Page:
Corruption and integrity: Perceptions of Victorian public sector employees
Based on the findings of three surveys conducted between 2013 and 2019, this report provides an overview of Victorian public sector employees' perceptions of corruption and integrity.
Employees' perceptions of organisational behaviours, ethical culture and areas of risk provide insight into possible gaps and weaknesses in corruption prevention controls. They also indicate where employees believe their agencies should increase or focus efforts to reduce corruption risks and vulnerabilities. While in some cases the behaviours described may amount to misconduct rather than corruption, the perceptions of respondents are relevant to understanding the overall ethical culture and risk profile of an agency.
The most discernible difference between the previous surveys' findings and those from 2019 is that respondents now perceive political and ministerial influence in decision-making to be an area of increasing corruption risk. Otherwise, the results in all surveys indicate similar perceptions of corruption risks and barriers to reporting corruption. Perceptions of agencies' ethical culture have improved, but respondents still expressed a desire for increased training and education about appropriate workplace behaviour and professional conduct. Employees also want their agencies to have stronger policies, procedures and controls to mitigate corruption risks.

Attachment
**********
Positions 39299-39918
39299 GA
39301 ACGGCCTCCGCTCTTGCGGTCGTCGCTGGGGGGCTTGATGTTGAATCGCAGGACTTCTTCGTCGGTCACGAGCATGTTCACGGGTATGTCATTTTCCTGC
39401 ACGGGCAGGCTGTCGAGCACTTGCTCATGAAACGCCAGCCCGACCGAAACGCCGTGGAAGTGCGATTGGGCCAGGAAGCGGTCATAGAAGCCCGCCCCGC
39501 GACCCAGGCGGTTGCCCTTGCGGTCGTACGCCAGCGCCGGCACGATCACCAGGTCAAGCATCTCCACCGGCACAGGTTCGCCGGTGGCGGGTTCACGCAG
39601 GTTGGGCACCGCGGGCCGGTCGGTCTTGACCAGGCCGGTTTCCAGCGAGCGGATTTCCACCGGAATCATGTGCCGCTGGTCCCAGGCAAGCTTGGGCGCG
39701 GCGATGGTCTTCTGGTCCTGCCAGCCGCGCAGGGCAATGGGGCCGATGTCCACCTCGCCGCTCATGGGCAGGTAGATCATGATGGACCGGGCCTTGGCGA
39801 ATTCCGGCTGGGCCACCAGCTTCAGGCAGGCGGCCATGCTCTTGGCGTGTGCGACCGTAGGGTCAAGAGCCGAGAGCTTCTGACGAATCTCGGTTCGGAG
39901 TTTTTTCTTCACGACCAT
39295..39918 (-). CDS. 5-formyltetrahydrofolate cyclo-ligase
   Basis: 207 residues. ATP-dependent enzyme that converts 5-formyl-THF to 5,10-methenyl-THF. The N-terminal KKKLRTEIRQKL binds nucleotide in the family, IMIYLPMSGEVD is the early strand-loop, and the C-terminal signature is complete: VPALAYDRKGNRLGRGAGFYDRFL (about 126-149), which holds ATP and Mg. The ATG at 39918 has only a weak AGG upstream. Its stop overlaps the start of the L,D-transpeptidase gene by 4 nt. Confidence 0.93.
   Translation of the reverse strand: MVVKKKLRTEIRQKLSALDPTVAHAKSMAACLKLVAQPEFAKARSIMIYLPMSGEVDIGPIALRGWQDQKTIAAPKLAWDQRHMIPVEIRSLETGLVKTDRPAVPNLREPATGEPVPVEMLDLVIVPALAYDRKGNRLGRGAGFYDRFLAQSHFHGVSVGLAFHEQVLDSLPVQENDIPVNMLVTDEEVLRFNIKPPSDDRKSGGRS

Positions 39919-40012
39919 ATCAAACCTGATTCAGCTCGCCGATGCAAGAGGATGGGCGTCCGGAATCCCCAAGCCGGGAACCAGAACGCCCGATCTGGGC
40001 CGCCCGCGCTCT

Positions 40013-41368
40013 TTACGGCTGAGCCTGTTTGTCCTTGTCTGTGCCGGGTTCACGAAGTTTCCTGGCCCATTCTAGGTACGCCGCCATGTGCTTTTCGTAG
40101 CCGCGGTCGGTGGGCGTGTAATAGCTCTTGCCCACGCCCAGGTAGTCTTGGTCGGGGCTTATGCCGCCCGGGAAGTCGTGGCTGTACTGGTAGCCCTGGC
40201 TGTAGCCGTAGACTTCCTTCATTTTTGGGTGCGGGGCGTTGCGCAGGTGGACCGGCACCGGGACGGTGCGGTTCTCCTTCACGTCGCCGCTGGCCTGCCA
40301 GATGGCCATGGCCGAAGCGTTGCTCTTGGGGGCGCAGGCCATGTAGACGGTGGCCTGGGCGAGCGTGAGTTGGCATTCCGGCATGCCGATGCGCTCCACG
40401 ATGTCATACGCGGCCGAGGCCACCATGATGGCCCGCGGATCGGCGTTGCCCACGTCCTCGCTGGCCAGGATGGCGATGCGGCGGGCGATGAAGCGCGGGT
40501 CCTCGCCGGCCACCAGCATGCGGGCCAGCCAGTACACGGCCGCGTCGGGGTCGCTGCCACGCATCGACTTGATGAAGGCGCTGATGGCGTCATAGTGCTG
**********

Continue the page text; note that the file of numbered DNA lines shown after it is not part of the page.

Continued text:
The 2019 survey results highlight the important role of leaders in setting the example and tone for integrity, and provide insight into the differences of opinion across managerial levels and sectors, particularly around perceived risks and views of organisational health and ethical culture.